On Oct. 5, 1996 throngs of Krispy Kreme faithful turned out for the first day's business in the new store, which rose from the ashes of the old store. Shiny, clean green tables and chairs replaced the old decor. More parking and a drive-through window greeted old-timers, who seemed unfazed by the newfangled improvements and a 20-minute wait.
In 2000, Mark Gauthier, president of Gulf Florida Doughnuts, the Tampa-based franchise of Krispy Kreme, opened a new doughnut factory on East Lake Avenue when it outgrew the one on Florida Avenue. There, the company began to fry 120,000 to 218,000 doughnuts a day in the 60,000 square foot facility. Made from a secret mix, they are packed into trays and onto racks, then rolled into trucks where they are delivered to hundreds of supermakets, convenience stores, and fund raisers in southwest Florida.
In November of 2002, Krispy Kreme opened in Carrollwood at 11790 N. Dale Mabry. How long would you wait for a Krispy Kreme doughnut? Two USF students spent a night, 7 hours, on the sidewalk so they could be the very first customers at the store's 5 a.m. debut on Tuesday, Nov. 12th. Motorists slept in the drive-through lane. Predawn visitors rejoiced in festivities that included music by the Blake High School Band. A basset hound named Woody E. Donuts, the store mascot, wore a red button that flashed "Hot Doughnuts Now."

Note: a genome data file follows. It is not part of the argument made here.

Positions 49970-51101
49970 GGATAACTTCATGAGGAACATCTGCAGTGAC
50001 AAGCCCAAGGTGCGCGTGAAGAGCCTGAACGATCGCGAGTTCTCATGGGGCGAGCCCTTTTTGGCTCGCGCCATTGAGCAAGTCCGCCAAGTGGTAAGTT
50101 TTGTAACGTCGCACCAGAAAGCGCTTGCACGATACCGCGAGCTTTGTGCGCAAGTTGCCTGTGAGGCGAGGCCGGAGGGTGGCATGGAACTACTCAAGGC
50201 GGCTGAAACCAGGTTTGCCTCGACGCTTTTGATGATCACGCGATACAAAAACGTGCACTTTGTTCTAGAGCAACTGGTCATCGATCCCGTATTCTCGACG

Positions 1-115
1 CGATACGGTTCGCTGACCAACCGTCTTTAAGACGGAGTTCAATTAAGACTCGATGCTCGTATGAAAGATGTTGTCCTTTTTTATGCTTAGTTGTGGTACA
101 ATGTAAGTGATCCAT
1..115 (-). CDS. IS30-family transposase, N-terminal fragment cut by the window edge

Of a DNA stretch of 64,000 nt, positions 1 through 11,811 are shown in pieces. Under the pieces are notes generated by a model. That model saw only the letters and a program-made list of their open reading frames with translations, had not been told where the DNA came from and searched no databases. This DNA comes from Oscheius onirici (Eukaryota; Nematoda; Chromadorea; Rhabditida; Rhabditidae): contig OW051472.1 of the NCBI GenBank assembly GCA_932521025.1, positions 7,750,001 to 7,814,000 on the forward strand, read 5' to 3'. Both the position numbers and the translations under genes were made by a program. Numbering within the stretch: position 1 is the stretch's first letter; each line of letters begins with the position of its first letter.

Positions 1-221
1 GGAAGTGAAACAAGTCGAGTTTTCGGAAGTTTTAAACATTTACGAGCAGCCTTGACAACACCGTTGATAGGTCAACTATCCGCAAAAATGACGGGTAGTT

Another Krispy Kreme opened around this time in New Tampa on Bruce B. Downs Blvd. This one, and the one in Carrollwood, closed in July of 2006.
In 2002, Bob McCoy was Chief Executive Officer of Krispy Kreme, Inc., holding 80 percent of the franchise.
In 2003, the Florida Avenue shop was staffed by 85-year-old "Tiny." She only worked part-time, and not at the cash register, but she kept the display cases well-stocked and served the customers. If you remember the old Sulphur Springs arcade, you may remember Maves Five & Dime, Sanders' drugstore and Whitehead's drugstore. Tiny was the girl behind the lunch counter at Whitehead’s Drug Store. In the 1940s she prepared all the salads. You could have four different kinds of salad on a cracker at Whiteheads.
Krispy Kreme's roots go back to 1933 when 18-year-old Vernon Rudolph bought a doughnut shop in Paducah, KY from a New Orleans French chef. The story goes that Rudolph won the closely-guarded doughnut recipe in a card game.
He then moved the business to Nashville, TN and family members opened shops in Charleston, WV and Atlanta. In 1937, Rudolph moved his business to Winston-Salem, NC, where Rudolph's doughnuts became Krispy Kreme.
It was Rudolph's intent to make his doughnuts to sell to grocery stores. He would deliver them from the back of his Pontiac. But he soon realized that he could sell directly to customers so he added a window to his factory to sell the doughnuts fresh off the line.
Another of Rudolph's ideas that is still in practice is a program that allows schools to buy doughnuts at a discount and resell them as fund raisers. The program helped Rudolph cut advertising costs and ensured that Krispy Kreme would become part of the high school experience.
Rudolph's big success came in franchising his doughnut store concept. He died in Winston-Salem on Aug. 16, 1973 at age 58.